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Producer's Notes: Cool Critters – Golden Eagle

Producer's Notes: Cool Critters – Golden Eagle

Between their enormous size, stunning eyes, and gorgeous plumage, we could see the power and grace that are so iconic to American Eagles.

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Producer's Notes – Born Too Soon: Pre-term Births on the Rise

Producer's Notes – Born Too Soon: Pre-term Births on the Rise

As a result of the QUEST story, my pregnancy became more of a public event than I expected it to be. Naturally, after the boys were born, there were several inquiries as to our well-being. Here’s what happened:

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Journey to the Farallones

Journey to the Farallones

They've been called "California's Galapagos." Nearly 30 miles west of the Golden Gate Bridge lie the Farallon Islands. This year marks their 100th anniversary as a national wildlife refuge. While the islands are off limits to tourists, reporter Lauren Sommer caught a ride with marine researchers to learn about how changes are affecting life there.

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Web Extra: Farallon Islands History Timeline

Web Extra: Farallon Islands History Timeline

The Farallon Islands, precariously perched just a few miles from the edge of the North American continental shelf, are home to an incredible array of wildlife, from tiny Auklets to Great White Sharks, The islands have played a surprising role in the cultural, economic, and technological development of the city of San Francisco. This timeline outlines the landmark events between Sir Francis Drake's landing in 1579 and the present day.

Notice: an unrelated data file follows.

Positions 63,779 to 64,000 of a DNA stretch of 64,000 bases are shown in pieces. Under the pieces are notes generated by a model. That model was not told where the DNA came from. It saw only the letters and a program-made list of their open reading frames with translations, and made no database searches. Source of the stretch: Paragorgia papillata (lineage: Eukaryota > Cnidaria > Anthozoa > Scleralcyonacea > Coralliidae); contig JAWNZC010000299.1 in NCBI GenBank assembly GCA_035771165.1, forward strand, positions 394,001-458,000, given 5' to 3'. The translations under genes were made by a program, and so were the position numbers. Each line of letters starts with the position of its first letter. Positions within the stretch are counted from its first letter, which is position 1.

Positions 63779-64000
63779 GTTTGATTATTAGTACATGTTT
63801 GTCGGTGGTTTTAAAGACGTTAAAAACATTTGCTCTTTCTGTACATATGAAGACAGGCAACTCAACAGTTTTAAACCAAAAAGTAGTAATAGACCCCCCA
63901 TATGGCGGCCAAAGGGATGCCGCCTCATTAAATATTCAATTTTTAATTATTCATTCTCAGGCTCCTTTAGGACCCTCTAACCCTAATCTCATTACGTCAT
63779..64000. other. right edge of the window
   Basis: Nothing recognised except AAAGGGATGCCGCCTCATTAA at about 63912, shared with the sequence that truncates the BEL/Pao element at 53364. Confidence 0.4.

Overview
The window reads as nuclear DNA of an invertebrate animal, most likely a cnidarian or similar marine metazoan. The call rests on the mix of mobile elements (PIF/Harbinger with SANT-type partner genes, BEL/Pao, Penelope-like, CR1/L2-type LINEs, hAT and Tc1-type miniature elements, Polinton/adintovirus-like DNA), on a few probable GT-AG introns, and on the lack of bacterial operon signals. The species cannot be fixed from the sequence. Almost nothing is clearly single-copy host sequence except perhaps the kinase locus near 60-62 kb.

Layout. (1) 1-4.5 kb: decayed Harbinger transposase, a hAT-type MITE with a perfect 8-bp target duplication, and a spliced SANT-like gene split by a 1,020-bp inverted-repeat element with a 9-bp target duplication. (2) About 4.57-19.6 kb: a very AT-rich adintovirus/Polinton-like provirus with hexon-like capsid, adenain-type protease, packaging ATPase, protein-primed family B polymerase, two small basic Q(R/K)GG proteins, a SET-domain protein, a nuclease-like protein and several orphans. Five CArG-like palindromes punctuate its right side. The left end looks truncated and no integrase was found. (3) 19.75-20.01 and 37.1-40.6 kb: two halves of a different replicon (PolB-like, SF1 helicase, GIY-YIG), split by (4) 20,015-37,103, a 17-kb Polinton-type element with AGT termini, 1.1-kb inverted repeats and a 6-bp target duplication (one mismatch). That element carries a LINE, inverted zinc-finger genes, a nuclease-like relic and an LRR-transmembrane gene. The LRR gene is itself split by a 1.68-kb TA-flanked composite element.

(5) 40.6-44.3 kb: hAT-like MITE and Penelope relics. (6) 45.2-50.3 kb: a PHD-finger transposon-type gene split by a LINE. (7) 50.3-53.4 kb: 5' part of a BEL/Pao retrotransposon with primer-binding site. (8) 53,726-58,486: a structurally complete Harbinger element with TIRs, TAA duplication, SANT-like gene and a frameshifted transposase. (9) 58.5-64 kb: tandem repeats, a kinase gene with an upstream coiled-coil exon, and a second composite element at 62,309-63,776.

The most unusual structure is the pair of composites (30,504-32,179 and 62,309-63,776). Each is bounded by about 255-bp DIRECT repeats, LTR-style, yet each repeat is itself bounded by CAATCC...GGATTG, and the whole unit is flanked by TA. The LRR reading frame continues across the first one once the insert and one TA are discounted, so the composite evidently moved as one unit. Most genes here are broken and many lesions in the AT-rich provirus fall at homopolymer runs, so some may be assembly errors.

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Reporter's Notes: Journey to the Farallones

Reporter's Notes: Journey to the Farallones

Our trip to the Farallon Islands was certainly eventful: seasickness (me), bug bites (me) and immersion in one of the most unique wildlife habitats in the world (luckily). This chain of windblown rocks, about 27 miles from San Francisco, is teeming with 300,000 seabirds in the spring and summer.

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Web Extra: Visit to the Farallon Islands – Audio Slideshow

Web Extra: Visit to the Farallon Islands – Audio Slideshow

Get a behind-the-scenes look of QUEST's trip to the Farallones and find out what's it's like to live on these rocky, remote islands – for both the birds and the scientists who study them.